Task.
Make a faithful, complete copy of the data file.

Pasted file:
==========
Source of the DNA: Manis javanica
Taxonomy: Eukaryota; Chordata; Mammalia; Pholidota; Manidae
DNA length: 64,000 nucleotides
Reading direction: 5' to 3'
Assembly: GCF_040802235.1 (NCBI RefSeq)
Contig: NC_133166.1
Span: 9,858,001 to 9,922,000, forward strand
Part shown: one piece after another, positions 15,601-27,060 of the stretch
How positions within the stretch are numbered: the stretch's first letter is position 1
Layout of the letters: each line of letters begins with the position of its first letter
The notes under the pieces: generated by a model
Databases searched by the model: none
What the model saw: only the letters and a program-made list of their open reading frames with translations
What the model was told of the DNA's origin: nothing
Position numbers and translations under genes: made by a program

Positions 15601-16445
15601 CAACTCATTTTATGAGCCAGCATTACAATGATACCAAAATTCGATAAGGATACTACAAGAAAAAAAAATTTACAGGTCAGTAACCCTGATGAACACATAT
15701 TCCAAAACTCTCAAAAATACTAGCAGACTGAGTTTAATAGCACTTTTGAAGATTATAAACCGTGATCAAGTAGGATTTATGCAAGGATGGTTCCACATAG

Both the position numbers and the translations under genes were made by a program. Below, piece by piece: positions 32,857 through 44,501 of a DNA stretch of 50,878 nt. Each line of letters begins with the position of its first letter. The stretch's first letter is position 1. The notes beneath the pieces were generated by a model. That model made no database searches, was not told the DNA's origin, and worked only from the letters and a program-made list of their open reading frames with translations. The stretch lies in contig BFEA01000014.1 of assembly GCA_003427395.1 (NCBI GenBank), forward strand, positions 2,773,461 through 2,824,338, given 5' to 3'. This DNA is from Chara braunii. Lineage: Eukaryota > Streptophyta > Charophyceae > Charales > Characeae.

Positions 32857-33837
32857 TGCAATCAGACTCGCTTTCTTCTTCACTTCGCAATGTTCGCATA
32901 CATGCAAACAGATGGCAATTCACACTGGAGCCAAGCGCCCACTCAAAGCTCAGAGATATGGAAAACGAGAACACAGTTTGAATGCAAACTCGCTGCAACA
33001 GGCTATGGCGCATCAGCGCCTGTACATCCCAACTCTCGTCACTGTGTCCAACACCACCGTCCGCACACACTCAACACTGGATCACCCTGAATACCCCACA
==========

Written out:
Source of the DNA: Manis javanica
Taxonomy: Eukaryota; Chordata; Mammalia; Pholidota; Manidae
DNA length: 64,000 nucleotides
Reading direction: 5' to 3'
Assembly: GCF_040802235.1 (NCBI RefSeq)
Contig: NC_133166.1
Span: 9,858,001 to 9,922,000, forward strand
Part shown: one piece after another, positions 15,601-27,060 of the stretch
How positions within the stretch are numbered: the stretch's first letter is position 1
Layout of the letters: each line of letters begins with the position of its first letter
The notes under the pieces: generated by a model
Databases searched by the model: none
What the model saw: only the letters and a program-made list of their open reading frames with translations
What the model was told of the DNA's origin: nothing
Position numbers and translations under genes: made by a program

Positions 15601-16445
15601 CAACTCATTTTATGAGCCAGCATTACAATGATACCAAAATTCGATAAGGATACTACAAGAAAAAAAAATTTACAGGTCAGTAACCCTGATGAACACATAT
15701 TCCAAAACTCTCAAAAATACTAGCAGACTGAGTTTAATAGCACTTTTGAAGATTATAAACCGTGATCAAGTAGGATTTATGCAAGGATGGTTCCACATAG

Both the position numbers and the translations under genes were made by a program. Below, piece by piece: positions 32,857 through 44,501 of a DNA stretch of 50,878 nt. Each line of letters begins with the position of its first letter. The stretch's first letter is position 1. The notes beneath the pieces were generated by a model. That model made no database searches, was not told the DNA's origin, and worked only from the letters and a program-made list of their open reading frames with translations. The stretch lies in contig BFEA01000014.1 of assembly GCA_003427395.1 (NCBI GenBank), forward strand, positions 2,773,461 through 2,824,338, given 5' to 3'. This DNA is from Chara braunii. Lineage: Eukaryota > Streptophyta > Charophyceae > Charales > Characeae.

Positions 32857-33837
32857 TGCAATCAGACTCGCTTTCTTCTTCACTTCGCAATGTTCGCATA
32901 CATGCAAACAGATGGCAATTCACACTGGAGCCAAGCGCCCACTCAAAGCTCAGAGATATGGAAAACGAGAACACAGTTTGAATGCAAACTCGCTGCAACA
33001 GGCTATGGCGCATCAGCGCCTGTACATCCCAACTCTCGTCACTGTGTCCAACACCACCGTCCGCACACACTCAACACTGGATCACCCTGAATACCCCACA